Beside Sorbian languages, Chakavian dialect and the extinct Old Church Slavonic, the Slovene is the only Slavic language that retains full grammatical use of the dual, including distinct dual forms for both nouns and verbs. The dual declension merges with the plural in certain nominal cases (e.g., genitive). Note that dual number is compatible with use of the pronoun oba(dva) or obe(dve) ("both").
Nominative case of noun "wolf", with and without numerals:
without numerals nom. sg. (wolf) nom. dual (2 wolves) nom. pl. (wolves) Slovene volk volkova volkovi with numerals wolf 2 wolves 3 (or 4) wolves 5 (+) wolves (gen. pl.) Slovene en volk dva volkova trije volkovi pet volkov
The dual is recognised by many Slovene speakers as one of the most distinctive features of the language and a mark of recognition, and is often mentioned in tourist brochures.
For verbs, the endings in the present tense are given as -va, -ta, -ta. The table below shows a comparison of the conjugation of the verb oddati, which means to give away and belongs to Class I in the singular, dual, and plural.
Singular Dual Plural First Person oddam oddava oddamo Second Person oddaš oddata oddate Third Person odda oddata oddajo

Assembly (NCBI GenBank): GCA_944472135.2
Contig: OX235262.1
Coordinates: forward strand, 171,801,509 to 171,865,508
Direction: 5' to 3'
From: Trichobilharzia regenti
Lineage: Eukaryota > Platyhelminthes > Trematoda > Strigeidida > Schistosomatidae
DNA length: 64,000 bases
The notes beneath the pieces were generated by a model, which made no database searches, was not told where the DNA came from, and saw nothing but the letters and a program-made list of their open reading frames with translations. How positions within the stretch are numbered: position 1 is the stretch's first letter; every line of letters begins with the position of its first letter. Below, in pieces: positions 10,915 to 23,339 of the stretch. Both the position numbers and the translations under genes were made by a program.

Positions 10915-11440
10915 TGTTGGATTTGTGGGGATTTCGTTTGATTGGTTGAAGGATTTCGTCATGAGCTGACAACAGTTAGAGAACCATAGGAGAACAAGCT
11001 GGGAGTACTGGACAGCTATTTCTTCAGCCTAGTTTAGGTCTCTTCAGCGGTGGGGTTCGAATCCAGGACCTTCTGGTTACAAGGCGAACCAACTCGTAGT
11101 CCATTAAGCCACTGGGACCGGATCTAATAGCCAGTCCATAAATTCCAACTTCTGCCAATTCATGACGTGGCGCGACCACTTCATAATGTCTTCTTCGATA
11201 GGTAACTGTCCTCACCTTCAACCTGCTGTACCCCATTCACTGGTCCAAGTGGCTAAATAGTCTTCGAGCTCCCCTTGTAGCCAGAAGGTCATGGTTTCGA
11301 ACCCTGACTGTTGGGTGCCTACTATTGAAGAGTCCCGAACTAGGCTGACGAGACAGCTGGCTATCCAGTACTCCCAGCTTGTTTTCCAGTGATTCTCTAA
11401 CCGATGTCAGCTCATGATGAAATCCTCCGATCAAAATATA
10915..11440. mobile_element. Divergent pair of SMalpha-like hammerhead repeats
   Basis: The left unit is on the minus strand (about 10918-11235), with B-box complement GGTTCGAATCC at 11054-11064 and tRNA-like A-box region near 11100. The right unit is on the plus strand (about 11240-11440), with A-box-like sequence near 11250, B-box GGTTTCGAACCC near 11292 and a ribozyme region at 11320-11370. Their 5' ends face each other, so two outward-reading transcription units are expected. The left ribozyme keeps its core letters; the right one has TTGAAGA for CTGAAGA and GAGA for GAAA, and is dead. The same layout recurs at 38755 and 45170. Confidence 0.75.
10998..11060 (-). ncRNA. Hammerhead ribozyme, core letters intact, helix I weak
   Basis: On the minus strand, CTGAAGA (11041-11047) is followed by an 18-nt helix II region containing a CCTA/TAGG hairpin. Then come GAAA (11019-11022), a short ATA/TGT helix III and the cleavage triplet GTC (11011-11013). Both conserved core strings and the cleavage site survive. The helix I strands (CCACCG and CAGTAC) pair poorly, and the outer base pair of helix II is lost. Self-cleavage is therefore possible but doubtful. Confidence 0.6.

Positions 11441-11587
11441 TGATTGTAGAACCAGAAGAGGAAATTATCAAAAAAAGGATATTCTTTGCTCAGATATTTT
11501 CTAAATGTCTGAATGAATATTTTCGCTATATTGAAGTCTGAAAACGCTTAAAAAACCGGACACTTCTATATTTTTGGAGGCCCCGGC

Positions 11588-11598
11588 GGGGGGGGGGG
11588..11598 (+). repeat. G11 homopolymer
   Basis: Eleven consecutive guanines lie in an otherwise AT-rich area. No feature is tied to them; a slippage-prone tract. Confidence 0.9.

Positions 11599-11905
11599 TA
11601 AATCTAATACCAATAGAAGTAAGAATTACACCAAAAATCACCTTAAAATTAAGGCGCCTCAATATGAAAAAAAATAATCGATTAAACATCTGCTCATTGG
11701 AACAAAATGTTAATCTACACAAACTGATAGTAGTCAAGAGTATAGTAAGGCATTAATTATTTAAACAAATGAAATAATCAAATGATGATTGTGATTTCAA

In the imperative the endings are given as -iva for the first person dual and -ita for the second person dual. The table below shows the imperative forms for the verb hoditi (to walk) in the first and second persons of the imperative (the imperative does not exist for 1st person singular).
Singular Dual Plural First Person hodiva hodimo Second Person hodi hodita hodite
As in Slovenian, the Sorbian language (both dialects Upper and Lower Sorbian) have preserved the dual. For nouns, the following endings are used:
Masculine Feminine/Neuter Nominative, Accusative, Vocative -aj/-ej -e (2) /-y/-i Genitive (1) -ow -ow Dative, Instrumental, Locative -omaj -omaj
(1) The genitive form is based on the plural form of the noun. (2) The -e ending causes various softening changes to occur to the preceding constant, for further information see the article on Sorbian.
For example, the declension of sin (masculine) and crow (feminine) in the dual in Upper Sorbian would be given as
hrěch (sin) wróna (crow) Nominative, Accusative, Vocative hrěchaj wrónje Genitive hrěchow wrónow Dative, Instrumental, Locative hrěchomaj wrónomaj
For verbs, the endings in the present tense are given as -moj, -tej/-taj, -tej/-taj. The table below shows a comparison of the conjugation of the verb pisać, which means to write and belongs to Class I in the singular, dual, and plural.
Singular Dual Plural First Person pisam pisamoj pisaamy Second Person pisaš pisatej pisaće Third Person pisa pisaatej pisaja
Languages with dual number
- Austronesian languages
- Indo-European languages
- Ancient Greek
- Germanic languages (only first and second person pronouns and verb forms)
- Insular Celtic languages:
- Old Church Slavonic
- Old East Slavic
- Sorbian languages:
- Uralic languages
- Afroasiatic languages
- Other languages
- ^ Dual Personal Pronouns and Dual Verbs in Hebrew Gary Rendsburg The Jewish Quarterly Review, New Ser., Vol. 73, No. 1 (Jul., 1982), pp. 38-58 doi:10.2307/1454459